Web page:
Report: China Building Military Camps Along the Indian Border

A man drives an excavator on the highway in Karakoram mountains connecting the Kashmir valley with Ladakh on June 21, 2020. - India and China agreed on June 17 to ease tensions at their disputed Himalayan border, even as they traded blame for a brawl that left at least 20 …

The Chinese military has set up at least 20 encampments along its border with India since 2017 and appears to be continuing the building spree, the Indian news agency Asian News International (ANI) reported Tuesday.

“The Chinese have been developing military camps in their depth areas all along the LAC. Around 20 of such camps have been observed with some civilians also around these places,” ANI reported, citing unnamed government sources. ANI did not specify which government that sources worked for.

The camp-building allegedly began in the wake of a months-long military standoff between India and China in 2017 over the Chinese construction of a roadway in the Doklam Plateau, which the mountain kingdom of Bhutan claims as its territory. India backed Bhutanese claims to the area in an effort to curb Chinese expansionism. Though the Doklam incident ended with the nominal abandonment of construction and troop withdrawals, tensions remained high, evolving into direct military conflict on the Sino-Indian border by 2020, this time in the western Himalayas.

The camps build there reportedly house civilian and military occupants, but serve primarily to allow troops to respond quickly to escalations along the Line of Actual Control (LAC), the formal name for the Indian-Chinese border, the ANI sources added.

While the Doklam standoff ended without violence, on another part of the LAC, the Ladakh region of India, Chinese PLA soldiers attacked their Indian counterparts in June. The gruesome assault, which became the deadliest military exchange between the two countries in 50 years, reportedly began when Indian troops questioned the presence of the Chinese on their side of the border. Chinese forces responded by attacking with clubs, rocks, and sticks wrapped in barbed wire – rudimentary weapons used as the two countries had agreed not to give soldiers permission to use firearms along the border. Many of those who died reportedly fell or were thrown off cliffs; other died of hypothermia.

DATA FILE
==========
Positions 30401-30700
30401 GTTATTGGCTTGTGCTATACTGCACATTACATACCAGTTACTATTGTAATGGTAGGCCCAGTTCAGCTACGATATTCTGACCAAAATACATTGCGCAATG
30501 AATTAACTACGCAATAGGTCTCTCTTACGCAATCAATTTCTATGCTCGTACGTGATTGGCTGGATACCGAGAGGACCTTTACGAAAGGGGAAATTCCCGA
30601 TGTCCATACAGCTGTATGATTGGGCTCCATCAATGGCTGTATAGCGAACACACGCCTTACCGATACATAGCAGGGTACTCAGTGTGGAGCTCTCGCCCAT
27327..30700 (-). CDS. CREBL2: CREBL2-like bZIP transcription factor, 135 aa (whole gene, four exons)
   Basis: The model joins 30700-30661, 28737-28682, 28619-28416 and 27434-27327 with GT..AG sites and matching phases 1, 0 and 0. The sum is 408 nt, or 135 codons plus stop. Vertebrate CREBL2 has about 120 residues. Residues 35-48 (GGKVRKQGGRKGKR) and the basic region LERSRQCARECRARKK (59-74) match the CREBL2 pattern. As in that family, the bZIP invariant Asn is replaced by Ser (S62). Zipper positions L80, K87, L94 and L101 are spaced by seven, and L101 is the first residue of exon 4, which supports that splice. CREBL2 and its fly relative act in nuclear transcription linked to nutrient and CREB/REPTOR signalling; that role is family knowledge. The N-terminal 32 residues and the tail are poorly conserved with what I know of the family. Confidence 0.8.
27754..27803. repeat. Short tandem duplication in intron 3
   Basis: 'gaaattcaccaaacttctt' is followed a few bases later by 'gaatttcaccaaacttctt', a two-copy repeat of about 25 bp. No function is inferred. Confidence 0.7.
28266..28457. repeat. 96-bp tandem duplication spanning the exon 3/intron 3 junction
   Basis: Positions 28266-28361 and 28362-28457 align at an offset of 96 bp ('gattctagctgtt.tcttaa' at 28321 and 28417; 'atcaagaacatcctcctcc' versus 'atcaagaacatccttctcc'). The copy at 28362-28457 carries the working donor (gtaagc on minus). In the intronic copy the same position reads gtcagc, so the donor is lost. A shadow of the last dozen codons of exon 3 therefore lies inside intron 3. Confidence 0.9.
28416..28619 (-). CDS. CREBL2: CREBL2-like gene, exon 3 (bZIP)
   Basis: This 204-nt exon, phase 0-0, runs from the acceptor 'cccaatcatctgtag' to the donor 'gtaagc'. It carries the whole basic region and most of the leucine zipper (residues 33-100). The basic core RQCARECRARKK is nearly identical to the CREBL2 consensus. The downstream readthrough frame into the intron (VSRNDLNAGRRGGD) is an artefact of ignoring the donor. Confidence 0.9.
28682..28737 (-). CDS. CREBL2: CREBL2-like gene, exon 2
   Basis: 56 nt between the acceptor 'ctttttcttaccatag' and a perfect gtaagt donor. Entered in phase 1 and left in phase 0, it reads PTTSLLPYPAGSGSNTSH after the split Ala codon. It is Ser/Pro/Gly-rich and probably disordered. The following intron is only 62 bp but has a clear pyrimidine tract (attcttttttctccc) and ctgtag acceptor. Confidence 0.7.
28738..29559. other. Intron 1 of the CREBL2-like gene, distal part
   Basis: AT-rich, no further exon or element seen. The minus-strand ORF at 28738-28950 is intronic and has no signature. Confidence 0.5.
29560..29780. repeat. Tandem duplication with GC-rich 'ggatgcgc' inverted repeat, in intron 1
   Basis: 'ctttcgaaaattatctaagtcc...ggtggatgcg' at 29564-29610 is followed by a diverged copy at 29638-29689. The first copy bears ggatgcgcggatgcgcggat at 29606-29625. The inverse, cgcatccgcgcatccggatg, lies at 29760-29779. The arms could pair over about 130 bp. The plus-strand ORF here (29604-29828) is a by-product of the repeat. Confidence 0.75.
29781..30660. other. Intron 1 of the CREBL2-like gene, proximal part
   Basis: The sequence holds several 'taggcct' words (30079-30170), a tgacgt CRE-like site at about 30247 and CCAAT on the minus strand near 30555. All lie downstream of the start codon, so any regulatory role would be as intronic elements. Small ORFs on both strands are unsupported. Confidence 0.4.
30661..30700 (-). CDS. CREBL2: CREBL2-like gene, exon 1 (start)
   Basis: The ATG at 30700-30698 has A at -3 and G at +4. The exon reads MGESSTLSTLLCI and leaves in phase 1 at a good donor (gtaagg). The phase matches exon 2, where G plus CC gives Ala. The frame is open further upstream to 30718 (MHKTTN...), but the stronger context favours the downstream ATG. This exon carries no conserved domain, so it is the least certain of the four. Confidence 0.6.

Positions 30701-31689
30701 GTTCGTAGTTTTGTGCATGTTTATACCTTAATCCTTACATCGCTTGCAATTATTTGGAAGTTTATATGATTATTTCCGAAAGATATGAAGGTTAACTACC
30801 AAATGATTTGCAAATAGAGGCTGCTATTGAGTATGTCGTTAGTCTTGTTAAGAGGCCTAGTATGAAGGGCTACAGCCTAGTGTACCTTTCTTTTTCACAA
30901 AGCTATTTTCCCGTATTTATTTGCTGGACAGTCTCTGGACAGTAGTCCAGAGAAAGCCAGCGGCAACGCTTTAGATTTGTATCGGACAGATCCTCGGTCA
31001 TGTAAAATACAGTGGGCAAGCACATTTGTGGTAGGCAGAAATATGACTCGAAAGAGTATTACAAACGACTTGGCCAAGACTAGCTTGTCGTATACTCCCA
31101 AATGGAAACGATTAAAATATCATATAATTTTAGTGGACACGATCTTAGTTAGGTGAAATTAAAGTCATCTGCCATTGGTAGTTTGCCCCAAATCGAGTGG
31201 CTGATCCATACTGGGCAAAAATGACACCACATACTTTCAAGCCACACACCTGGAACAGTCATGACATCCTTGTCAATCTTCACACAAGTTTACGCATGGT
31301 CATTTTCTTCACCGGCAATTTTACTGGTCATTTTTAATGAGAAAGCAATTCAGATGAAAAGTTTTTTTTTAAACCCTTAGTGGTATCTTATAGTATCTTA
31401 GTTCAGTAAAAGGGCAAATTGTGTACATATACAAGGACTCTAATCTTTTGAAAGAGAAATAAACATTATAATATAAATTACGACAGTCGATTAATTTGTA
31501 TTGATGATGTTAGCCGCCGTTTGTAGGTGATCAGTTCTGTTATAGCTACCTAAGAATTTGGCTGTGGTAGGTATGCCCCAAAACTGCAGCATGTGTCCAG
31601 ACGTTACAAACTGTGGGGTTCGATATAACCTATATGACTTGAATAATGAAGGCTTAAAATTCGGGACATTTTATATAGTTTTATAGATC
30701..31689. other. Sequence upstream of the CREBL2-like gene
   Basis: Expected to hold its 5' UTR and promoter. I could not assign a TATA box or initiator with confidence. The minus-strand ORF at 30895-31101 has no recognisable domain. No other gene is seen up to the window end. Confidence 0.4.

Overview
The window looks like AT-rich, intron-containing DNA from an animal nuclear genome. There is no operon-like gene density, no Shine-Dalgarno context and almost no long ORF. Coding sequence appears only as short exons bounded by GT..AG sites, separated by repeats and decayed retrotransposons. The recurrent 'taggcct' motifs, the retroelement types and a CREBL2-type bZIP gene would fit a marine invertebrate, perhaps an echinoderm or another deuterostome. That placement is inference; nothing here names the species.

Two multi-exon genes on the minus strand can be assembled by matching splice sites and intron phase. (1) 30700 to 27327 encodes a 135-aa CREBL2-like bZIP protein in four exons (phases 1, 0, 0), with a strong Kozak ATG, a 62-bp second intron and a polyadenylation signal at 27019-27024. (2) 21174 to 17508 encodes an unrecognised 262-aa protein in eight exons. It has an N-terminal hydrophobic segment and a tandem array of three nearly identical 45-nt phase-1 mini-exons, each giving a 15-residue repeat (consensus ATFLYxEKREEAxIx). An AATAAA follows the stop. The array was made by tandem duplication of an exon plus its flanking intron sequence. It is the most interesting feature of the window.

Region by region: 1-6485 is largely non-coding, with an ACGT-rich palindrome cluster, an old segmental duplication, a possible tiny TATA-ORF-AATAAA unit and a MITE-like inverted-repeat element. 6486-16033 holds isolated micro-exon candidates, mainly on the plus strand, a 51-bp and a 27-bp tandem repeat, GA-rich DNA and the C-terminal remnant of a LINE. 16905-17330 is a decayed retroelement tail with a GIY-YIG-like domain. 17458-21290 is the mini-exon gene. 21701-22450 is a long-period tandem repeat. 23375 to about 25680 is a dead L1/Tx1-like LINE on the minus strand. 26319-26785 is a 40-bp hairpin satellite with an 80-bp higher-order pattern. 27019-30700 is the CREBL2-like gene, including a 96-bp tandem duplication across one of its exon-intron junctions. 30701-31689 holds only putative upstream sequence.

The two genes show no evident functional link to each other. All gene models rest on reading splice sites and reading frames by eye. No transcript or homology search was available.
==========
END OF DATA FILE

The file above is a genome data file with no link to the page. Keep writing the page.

The evidence made public suggests that Indian forces soundly defeated the PLA. India claimed the PLA suffered at least 40 casualties, at least twice those India sustained. China denied the reports but declined to offer its own total.

India’s victory allowed the military to expand its control of the region, occupying the high areas around Pangong Tso, a mountain lake straddling the Ladakh and Tibetan borders, and fortifying their position in Ladakh.

The clash also resulted in a swift escalation of tensions, with both sides rushing military personnel to the border in anticipation of a wider conflict. As of December, the Indian Army reportedly has 50,000 troops in combat-ready positions in Ladakh, the Times of India noted, while China maintains a slightly larger contingent of 60,000 personnel.

India dropped the longstanding prohibition on using firearms in LAC disputes following the Ladakh brawl. That reform culminated in the first exchange of live rounds over the LAC in 45 years near Pangong Tso. Both sides accused the other of firing first.

Indians have lead a nationwide boycott effort against China, with the government aiding efforts by blocking Chinese smartphone apps and other products. Indian Prime Minister Narendra Modi in April launched a program dubbed “Self-Reliant India” encouraging the Indian economy to develop alternatives to Chinese goods and become more independent economically.

The boycott has seeped into Indian custom as well, with Indian-made, cow-dung oil lamps for Diwali supplanting plastic Chinese products this year.


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